On the road – Sri Lanka


And so as the world was about to end, I took a trip to Sri Lanka. Getting there from India is a breeze: a quick hop, skip and jump and I was in Colombo! If you’re not from India, or have never been here, you may definitely want to get yourself to Sri Lanka first. A Londoner I met on a train in Sri Lanka’s hill country explained how for his mates and him, travelling to Sri Lanka was in many ways, a warm up to the chaos in India.But if you’re an Indian, Sri Lanka will appear incredibly familiar and yet, unique still in so many ways. Clean, green, orderly… the country is charming to the hilt. I spent a week there. Any longer, and I may have chosen not to come back! I’ve tried to pen down some of my more vivid experiences there. It’s difficult to imagine that I hadn’t got myself here earlier!

For more snapshots from my travels in Sri Lanka, please visit my facebook page: https://www.facebook.com/media/set/?set=a.569807093032900.147959.309642302382715&type=1

Tea, tea and tea again!

When I think of Sri Lanka, it’s going to be tea which I will think about. The beverage sprung up, in myriad forms, everywhere I went. Be it during the meandering drive through the tea gardens of Nuwara Eliya; the comforting cuppa while walking through a misty Hapatule road; or the sweet milky concoction over which the locals were happy to discuss the weather, movies and roads – tea leaves a lasting impression on everyone. I have confidently added on to my tea-pedia – orange pekoe, golden flush, silver tips, you name it! – and am definitely a tea drinker now!

The tea plantation worker


Tea Factory at Nuwara Eliya


The calm of the Buddha

Pristine Buddhist stupas, shaped beautifully like folded peepal leaves, dot the landscape. Driving down from Galle to Colombo, I noticed a small, almost indecipherable stupa. A gaggle of giggly village kids were helping a monk erect colourful Buddhist flags on either sides of the path leading up to the steps of the temple. I walked up and found myself enveloped by calm. Much like the statuesque cow which stood looking up at the temple, munching away time, unperturbed by the world around – I stood peacefully transfixed. From a distance, another monk surveyed this scene, with an alert Pomeranian for company. After a while, he slowly pulled himself away and settled down on the steps with the morning paper. All the while, he kept a half-bemused watch on me as I clicked away at the temple, the kids, the cow and eventually, him.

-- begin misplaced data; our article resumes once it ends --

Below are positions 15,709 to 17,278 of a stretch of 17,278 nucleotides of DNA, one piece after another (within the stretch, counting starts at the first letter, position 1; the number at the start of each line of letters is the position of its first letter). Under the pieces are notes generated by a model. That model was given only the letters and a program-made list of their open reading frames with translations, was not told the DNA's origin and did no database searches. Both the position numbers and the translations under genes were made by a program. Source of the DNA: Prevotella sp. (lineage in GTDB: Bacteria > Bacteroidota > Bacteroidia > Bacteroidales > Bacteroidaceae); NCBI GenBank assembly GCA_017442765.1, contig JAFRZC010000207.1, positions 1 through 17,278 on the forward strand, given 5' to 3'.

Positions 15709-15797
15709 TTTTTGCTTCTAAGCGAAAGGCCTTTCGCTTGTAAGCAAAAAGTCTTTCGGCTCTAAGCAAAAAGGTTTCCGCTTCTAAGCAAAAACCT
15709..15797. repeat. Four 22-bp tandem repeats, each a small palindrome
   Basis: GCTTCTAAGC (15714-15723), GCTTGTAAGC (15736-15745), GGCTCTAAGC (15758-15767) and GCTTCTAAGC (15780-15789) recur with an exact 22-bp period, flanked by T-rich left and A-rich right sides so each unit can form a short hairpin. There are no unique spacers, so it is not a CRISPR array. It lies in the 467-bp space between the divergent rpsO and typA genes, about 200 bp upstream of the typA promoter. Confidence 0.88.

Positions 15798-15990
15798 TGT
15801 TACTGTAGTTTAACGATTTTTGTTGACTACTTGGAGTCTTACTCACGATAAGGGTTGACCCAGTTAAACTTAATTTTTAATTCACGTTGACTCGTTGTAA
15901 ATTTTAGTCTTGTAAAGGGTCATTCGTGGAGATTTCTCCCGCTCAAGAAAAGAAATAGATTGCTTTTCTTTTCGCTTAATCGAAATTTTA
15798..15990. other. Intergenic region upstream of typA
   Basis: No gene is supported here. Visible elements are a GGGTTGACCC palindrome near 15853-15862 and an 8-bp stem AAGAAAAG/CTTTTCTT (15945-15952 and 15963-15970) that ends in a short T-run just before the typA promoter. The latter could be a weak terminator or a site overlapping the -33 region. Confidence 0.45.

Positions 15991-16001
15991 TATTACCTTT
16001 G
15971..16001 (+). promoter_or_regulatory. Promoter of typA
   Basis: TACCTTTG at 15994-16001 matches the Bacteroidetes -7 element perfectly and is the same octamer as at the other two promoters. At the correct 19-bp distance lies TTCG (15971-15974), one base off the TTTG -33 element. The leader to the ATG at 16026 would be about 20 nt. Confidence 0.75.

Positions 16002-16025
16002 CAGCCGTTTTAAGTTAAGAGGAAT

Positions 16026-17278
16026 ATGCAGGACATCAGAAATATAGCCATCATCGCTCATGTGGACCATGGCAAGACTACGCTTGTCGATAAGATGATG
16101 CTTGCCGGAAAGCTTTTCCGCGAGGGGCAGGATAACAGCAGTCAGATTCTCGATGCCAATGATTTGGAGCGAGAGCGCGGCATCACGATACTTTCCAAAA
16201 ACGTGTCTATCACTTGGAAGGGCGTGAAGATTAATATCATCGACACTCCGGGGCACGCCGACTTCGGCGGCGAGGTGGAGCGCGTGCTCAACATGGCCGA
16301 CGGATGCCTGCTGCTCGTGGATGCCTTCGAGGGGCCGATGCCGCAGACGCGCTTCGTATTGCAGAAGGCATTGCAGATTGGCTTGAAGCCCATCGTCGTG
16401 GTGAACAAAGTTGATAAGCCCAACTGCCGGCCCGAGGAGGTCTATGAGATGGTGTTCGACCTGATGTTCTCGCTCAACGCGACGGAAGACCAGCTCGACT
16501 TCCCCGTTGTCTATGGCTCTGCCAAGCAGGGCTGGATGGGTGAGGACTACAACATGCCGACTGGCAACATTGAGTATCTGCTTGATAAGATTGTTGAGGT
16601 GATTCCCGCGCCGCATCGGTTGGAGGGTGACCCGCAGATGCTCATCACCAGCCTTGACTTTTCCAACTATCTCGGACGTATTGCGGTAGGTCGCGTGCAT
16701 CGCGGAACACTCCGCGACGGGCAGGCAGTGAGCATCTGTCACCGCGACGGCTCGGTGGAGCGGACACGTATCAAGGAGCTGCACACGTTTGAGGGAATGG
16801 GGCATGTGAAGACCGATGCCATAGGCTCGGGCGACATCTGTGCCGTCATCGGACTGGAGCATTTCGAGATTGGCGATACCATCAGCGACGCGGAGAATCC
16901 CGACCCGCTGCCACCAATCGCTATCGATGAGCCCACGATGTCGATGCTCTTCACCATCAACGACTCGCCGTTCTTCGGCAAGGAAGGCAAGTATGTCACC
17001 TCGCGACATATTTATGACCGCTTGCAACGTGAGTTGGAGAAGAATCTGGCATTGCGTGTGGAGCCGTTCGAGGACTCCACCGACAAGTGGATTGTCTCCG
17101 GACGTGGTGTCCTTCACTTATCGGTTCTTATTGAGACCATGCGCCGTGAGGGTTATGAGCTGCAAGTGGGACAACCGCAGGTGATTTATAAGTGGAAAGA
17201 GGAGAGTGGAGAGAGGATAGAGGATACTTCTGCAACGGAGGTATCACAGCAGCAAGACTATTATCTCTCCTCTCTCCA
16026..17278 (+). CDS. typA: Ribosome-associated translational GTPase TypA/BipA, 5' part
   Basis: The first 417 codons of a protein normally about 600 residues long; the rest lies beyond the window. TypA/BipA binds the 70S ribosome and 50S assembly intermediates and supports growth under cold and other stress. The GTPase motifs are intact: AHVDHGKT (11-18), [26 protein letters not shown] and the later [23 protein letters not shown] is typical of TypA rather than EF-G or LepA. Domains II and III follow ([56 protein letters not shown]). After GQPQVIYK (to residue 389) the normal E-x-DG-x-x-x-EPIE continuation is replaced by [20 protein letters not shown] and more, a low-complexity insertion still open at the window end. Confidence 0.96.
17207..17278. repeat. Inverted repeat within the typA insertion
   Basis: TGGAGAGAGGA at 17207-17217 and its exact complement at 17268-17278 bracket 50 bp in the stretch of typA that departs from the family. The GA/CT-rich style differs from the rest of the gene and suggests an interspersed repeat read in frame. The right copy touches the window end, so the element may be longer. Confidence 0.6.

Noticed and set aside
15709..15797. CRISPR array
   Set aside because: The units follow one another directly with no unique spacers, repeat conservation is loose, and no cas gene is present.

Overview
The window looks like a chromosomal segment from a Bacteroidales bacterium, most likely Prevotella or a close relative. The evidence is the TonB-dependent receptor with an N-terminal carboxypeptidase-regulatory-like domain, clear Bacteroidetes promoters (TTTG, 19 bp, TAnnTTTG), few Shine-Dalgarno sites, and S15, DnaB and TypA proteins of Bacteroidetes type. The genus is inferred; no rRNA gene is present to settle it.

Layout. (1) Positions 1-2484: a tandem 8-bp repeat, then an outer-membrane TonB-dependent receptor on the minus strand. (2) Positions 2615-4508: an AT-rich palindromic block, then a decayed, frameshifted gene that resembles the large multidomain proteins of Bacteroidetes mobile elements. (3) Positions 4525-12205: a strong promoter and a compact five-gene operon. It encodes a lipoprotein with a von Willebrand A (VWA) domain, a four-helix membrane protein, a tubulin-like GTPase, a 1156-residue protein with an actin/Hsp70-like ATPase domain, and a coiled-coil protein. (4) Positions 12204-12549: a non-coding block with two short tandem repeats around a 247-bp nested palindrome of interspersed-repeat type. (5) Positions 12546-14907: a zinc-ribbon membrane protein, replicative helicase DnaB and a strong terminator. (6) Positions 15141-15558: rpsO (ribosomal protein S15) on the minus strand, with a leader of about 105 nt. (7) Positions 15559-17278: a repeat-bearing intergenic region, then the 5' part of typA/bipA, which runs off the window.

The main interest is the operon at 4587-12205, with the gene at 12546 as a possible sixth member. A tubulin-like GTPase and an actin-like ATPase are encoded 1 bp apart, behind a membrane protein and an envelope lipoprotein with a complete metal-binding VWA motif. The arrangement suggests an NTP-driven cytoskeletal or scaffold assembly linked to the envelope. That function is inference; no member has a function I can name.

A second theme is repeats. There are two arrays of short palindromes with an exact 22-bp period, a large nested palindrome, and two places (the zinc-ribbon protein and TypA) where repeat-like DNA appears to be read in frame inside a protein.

The monk and his dog

Living in history at the Galle Fort

So I landed up in Galle Fort, and was hit with a Pondicherry hangover. Ambling down the streets, I ended up at the Serendepity Arts Café. From the eclectic menu, I ordered a black tea; rice and curry; and a walk with Juliet Coombe! Juliet is a British photo journalist who came to Sri Lanka in 2004 to cover the tsunami, ended up marrying a local and settling down here. She now helps travellers discover the sights, sounds and smells of Galle Fort. During the walk, Juliet had many interesting anecdotes to share – the single family which has been sponsoring Arabic education in Galle for decades; how treasures from shipwrecks and the colonial times are still being discovered all around the area; how the humble coral fortifications of the walls and perhaps a protective charm by a seer held back the tsunami in 2004.

A day in the life of Galle

Once a Portugese church, now a mosque

Sky and sand

Ask an Aussie or Brit why she or he picked Sri Lanka, and you’ll probably hear the word ‘beach’. Most tourists and travellers swear by Sri Lanka’s beaches. If you can’t think of a life without sand between your toes or if taking a boat out to watch corals, turtles and blue whales is on your bucket list, you must plan for time around the beaches of Bentota. While a tad touristy, the beaches are divine and an early morning barefoot walk on the sand is a must do. I had a stray dog giving me company, stopping and looking back for me each time I slowed down. Lassie came home on a beach!

The elusive stilt fisherman

The indefatigable rice and curry

You cannot go to Sri Lanka and not sample the local fare. Spicy, bursting with flavour, rice and curry became my staple diet. Surprisingly I relished it and was equally amazed by it no matter where I went and tried it – at the Harbor Stop AVP at Colombo, Mama’s Galle Fort Rooftop Café or even the simple buffet in an unassuming village eatery along the western coastline.

Stuffed with rice and curry

And all the pretty maids in a row

The mist at Hapatule, as it seeped into my hotel room, my sweatshirt and my imagination; the train station at Nanu-Oya with equipment over a century old and still in use; the British Garrison cemetery at Kandy and its young, enthusiastic caretaker Herath; the stream gushing past my window in the night; waking up to the sound of waves breaking on the sands; the singsong Sinhala and the rapid-fire staccato Tamil – these are some of the experiences I am going to remember Sri Lanka by. I didn’t get the quintessential Sri Lankan souvenir – the traditional mask. Instead, I think I left a piece of me behind on the Resplendent Isle.

The mother looks on

Walk in the clouds

Adisham Monastery in Haputale

The scenic train station

Herath, the caretaker at British garrison cemetary


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